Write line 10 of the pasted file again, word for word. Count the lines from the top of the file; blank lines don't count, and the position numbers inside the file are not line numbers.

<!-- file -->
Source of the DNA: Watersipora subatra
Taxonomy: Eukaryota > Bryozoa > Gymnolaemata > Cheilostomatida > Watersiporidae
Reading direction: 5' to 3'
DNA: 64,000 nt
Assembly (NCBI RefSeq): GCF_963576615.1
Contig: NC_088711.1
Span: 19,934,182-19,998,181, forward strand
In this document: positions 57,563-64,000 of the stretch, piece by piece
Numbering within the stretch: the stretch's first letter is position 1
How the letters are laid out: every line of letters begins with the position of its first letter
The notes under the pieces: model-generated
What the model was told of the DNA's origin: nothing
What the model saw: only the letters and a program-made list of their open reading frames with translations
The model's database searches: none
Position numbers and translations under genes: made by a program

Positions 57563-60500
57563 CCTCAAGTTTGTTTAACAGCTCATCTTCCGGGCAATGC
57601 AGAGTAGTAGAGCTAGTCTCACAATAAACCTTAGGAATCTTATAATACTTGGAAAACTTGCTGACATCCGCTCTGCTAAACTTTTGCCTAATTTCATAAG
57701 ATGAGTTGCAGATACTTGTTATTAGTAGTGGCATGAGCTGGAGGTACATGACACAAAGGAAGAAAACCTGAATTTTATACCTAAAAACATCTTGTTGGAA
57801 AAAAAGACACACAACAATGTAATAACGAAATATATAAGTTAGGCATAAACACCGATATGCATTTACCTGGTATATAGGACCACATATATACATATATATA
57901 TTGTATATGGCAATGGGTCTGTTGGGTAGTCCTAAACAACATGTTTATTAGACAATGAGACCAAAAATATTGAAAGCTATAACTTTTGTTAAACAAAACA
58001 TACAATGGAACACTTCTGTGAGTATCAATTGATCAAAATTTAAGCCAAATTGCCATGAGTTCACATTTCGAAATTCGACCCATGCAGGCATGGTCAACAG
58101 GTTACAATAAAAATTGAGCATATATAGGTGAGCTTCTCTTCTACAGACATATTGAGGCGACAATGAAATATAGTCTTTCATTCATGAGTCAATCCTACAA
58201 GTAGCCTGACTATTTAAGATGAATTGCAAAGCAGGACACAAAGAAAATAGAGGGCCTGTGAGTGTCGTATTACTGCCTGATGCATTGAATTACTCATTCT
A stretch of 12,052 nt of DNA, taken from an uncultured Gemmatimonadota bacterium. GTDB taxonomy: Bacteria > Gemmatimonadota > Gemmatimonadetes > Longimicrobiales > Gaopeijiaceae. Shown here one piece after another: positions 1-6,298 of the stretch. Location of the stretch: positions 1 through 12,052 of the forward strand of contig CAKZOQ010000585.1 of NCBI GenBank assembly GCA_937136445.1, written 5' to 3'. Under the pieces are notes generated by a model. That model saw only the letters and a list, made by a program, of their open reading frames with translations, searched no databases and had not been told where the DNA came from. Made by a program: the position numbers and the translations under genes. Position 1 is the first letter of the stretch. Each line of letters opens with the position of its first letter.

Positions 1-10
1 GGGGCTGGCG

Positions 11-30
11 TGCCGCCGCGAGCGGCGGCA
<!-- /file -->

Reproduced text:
How the letters are laid out: every line of letters begins with the position of its first letter